Tag Archives: Tsuji Chusaku

Blogging Anecdotes of Oyasama 52

52. Learn the Koto*

In 1877, Oyasama told Tomegiku Tsuji, who was then eight years old:

“Learn to play the koto.”

But her father, Chusaku, ignored the instruction, saying, “As we are farmers, she does not need to learn to play the koto.”

After several days, Chusaku developed a large boil on his right arm. He reflected on his condition and realized that he should have his daughter learn to play the koto. So he made up his mind and went to Koriyama to buy a koto.

While he was talking with the shopkeeper at the music shop, the boil on his right arm burst and the pain stopped completely. He realized that this indeed had been God’s intention. Carrying a big koto on his shoulder with the arm which had hurt until shortly before, he went home in high spirits.


* Koto: a thirteen-stringed long zither which is plucked with picks. This instrument is one of the women’s instruments used in the performance of the Service.

Anecdotes of Oyasama, pp. 45–46

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Blogging Anecdotes of Oyasama 9

9. According to the Parents’ Minds

Toward the middle of July 1863, when Yoshimatsu, the eldest son of Chusaku Tsuji, was four years old, his face became pale and he was in danger of death. Oryu, Chusaku’s mother, came to pray, carrying her sick grandchild on her back. Oyasama saw them and said:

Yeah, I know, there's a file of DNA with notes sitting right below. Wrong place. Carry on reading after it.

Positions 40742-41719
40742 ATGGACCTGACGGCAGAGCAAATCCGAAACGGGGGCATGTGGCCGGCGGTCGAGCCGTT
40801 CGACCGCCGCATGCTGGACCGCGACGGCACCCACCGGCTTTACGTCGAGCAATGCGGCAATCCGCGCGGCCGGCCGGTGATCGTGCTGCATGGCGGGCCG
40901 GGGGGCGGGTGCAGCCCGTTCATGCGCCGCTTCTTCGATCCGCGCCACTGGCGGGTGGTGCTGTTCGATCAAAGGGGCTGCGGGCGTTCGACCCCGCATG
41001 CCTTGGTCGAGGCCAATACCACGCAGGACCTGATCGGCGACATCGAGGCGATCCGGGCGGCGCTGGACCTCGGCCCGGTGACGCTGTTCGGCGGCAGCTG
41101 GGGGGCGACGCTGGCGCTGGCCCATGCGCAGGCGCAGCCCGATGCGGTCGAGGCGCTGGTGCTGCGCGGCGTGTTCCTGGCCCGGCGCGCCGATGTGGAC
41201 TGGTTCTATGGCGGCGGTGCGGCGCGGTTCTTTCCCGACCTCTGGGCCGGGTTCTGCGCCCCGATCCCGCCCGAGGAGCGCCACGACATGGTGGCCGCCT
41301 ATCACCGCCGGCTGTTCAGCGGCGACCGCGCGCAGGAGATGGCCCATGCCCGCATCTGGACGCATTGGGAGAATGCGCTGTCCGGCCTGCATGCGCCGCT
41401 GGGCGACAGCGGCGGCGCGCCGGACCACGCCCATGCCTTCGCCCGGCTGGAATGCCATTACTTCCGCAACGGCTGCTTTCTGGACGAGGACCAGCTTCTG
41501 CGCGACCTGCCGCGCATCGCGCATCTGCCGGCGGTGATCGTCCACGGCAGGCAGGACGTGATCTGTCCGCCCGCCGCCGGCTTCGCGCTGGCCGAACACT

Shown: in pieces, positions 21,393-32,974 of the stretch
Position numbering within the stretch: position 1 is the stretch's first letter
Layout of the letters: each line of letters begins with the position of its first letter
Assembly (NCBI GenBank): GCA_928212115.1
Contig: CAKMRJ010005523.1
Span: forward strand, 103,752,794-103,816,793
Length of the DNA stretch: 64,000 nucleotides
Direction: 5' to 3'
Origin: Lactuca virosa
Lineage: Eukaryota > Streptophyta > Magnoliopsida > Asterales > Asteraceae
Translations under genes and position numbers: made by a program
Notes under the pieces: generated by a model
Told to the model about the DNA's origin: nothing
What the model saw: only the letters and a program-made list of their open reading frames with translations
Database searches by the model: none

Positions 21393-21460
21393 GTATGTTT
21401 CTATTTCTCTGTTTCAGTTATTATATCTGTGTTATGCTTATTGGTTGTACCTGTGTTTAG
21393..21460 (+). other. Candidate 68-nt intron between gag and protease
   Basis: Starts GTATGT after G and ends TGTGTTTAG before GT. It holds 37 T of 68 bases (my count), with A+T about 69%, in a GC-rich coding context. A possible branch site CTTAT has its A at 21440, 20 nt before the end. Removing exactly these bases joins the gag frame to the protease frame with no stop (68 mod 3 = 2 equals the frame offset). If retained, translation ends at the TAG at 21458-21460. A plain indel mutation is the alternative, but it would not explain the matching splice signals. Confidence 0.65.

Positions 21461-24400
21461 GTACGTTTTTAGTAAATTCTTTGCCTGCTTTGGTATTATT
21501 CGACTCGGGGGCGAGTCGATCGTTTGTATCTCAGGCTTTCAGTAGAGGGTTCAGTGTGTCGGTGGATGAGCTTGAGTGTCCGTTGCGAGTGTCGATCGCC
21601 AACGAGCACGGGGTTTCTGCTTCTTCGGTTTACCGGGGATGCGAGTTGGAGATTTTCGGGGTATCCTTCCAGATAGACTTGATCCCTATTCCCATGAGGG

“His parents should bring him instead.”

So Masu, Chusaku’s wife, carrying the boy on her back, came to pray.

“I will save the child according to the parents’ minds,”

was the teaching of Oyasama. The boy was completely restored to health in four or five days.

Anecdotes of Oyasama, p. 5

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The Truth That I Do Not Tell and Cannot Tell

The following is an excerpt from Omichi no joshiki [Tenrikyo Fundamentals] (pp. 137–142) by Koji Sato, professor at Tenri University and instructor at Tenri Seminary. Note: This translation is a provisional one at the moment and may require further revision.

The Truth That I Do Not Tell and Cannot Tell

There are times when people are able to understand each other without saying anything out loud. In a majority of cases, it is likely an unspoken agreement to help one another, ala, “You scratch my back, I’ll scratch yours.” There is also the Japanese proverb, “The eyes speak as much as the mouth.” Words between lovers can often seem unnecessary.

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